Cast Iron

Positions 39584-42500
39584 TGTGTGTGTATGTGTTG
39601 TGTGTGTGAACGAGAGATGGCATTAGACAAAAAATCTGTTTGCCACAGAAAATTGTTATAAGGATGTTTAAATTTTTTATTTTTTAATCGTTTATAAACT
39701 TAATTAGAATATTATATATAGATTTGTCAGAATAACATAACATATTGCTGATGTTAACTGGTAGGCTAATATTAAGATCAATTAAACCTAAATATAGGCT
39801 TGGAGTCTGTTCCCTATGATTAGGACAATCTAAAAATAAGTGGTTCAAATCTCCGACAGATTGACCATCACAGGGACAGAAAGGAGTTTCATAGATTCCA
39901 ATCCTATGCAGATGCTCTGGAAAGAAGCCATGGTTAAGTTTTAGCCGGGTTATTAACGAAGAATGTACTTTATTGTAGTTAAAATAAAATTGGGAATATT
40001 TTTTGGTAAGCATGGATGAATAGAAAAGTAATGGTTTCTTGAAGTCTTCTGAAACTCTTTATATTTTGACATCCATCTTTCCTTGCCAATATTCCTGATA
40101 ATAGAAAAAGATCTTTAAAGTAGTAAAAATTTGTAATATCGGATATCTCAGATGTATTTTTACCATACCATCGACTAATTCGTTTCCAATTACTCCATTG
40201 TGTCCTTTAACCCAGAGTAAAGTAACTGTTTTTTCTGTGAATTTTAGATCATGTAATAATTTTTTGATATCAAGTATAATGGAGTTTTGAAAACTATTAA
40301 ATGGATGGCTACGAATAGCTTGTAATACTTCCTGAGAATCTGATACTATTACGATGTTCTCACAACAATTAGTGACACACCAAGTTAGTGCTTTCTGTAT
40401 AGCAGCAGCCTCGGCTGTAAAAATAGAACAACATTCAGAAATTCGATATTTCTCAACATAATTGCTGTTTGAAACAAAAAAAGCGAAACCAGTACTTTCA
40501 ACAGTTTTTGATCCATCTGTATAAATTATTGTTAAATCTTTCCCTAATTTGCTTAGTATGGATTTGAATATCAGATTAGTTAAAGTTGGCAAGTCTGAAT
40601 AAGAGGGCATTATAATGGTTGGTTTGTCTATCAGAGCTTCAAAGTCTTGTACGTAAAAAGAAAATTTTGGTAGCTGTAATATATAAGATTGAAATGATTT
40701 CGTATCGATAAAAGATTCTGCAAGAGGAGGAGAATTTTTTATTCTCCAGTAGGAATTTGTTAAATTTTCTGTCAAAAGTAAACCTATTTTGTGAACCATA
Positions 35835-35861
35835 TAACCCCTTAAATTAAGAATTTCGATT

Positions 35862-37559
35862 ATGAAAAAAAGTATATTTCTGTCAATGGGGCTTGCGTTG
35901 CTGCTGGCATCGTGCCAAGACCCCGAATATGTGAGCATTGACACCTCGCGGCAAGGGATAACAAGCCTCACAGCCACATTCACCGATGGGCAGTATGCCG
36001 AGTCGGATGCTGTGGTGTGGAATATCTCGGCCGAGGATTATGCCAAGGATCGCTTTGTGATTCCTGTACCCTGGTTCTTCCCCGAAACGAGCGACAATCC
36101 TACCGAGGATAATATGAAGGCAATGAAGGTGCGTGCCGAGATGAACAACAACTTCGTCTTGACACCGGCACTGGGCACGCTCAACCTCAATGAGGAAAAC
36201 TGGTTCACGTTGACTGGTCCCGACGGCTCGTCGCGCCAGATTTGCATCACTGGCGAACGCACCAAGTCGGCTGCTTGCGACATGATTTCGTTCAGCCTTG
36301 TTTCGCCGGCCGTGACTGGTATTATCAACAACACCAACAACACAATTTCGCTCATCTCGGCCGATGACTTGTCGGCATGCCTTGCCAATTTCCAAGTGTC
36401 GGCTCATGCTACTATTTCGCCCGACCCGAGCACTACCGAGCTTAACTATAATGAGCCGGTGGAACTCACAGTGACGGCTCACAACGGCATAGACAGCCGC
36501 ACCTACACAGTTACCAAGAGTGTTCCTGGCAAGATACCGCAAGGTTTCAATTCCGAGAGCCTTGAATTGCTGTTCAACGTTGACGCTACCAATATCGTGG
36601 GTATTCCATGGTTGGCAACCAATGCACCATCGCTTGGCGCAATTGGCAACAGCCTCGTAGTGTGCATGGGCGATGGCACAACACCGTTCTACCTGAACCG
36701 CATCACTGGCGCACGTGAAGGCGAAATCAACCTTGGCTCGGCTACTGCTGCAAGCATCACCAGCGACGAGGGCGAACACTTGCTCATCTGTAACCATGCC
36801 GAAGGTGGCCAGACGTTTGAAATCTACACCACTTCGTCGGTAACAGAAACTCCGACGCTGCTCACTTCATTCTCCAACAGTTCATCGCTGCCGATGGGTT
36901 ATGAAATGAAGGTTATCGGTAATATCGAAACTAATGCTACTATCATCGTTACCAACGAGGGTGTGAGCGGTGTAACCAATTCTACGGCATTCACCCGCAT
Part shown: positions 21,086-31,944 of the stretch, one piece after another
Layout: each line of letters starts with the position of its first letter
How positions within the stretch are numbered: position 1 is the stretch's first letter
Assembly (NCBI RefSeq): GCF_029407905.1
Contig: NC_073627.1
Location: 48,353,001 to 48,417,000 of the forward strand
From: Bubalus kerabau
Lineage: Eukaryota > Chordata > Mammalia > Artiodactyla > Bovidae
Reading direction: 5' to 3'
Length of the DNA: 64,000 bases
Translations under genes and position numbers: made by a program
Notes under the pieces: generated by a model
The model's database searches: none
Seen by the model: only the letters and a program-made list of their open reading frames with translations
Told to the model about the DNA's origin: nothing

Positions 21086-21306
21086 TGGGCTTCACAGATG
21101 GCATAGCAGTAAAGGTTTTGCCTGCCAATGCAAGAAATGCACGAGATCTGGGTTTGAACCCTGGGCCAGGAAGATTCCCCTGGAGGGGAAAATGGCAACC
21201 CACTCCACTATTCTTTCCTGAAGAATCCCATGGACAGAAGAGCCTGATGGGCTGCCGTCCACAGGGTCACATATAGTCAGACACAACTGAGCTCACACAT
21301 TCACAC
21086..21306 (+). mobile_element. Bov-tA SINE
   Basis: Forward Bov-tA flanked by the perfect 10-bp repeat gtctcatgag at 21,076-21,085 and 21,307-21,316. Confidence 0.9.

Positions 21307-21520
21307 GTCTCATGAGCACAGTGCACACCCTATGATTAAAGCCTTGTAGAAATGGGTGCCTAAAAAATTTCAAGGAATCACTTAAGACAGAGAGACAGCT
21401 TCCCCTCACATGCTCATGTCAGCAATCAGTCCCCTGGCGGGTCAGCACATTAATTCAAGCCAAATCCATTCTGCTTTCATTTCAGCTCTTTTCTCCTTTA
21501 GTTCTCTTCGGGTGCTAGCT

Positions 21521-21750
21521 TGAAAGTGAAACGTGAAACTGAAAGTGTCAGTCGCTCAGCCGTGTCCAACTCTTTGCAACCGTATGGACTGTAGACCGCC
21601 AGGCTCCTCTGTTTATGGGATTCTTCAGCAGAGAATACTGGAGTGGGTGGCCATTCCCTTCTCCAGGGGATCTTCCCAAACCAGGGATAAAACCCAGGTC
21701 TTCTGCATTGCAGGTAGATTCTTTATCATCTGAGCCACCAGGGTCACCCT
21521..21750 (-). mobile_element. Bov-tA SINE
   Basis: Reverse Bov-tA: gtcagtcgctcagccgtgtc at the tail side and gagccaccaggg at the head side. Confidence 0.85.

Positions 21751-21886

One of the original metals used for cookware, cast iron is very efficient at absorbing and retaining heat. There are two basic styles — regular and enameled. The latter, which is coated with porcelain enamel, is available in a variety of colors. Regular cast iron requires seasoning (see season) so that it won’t react with or absorb the flavors of some foods cooked in it. Seasoning, which is a simple process of rubbing the inside of a pan with cooking oil and heating it for an hour in a moderate oven, gives cast iron a natural nonstick finish. Clean cast iron pans by first wiping them clean with a paper towel or soft cloth and, if necessary, gently scrubbing with a nylon pad.



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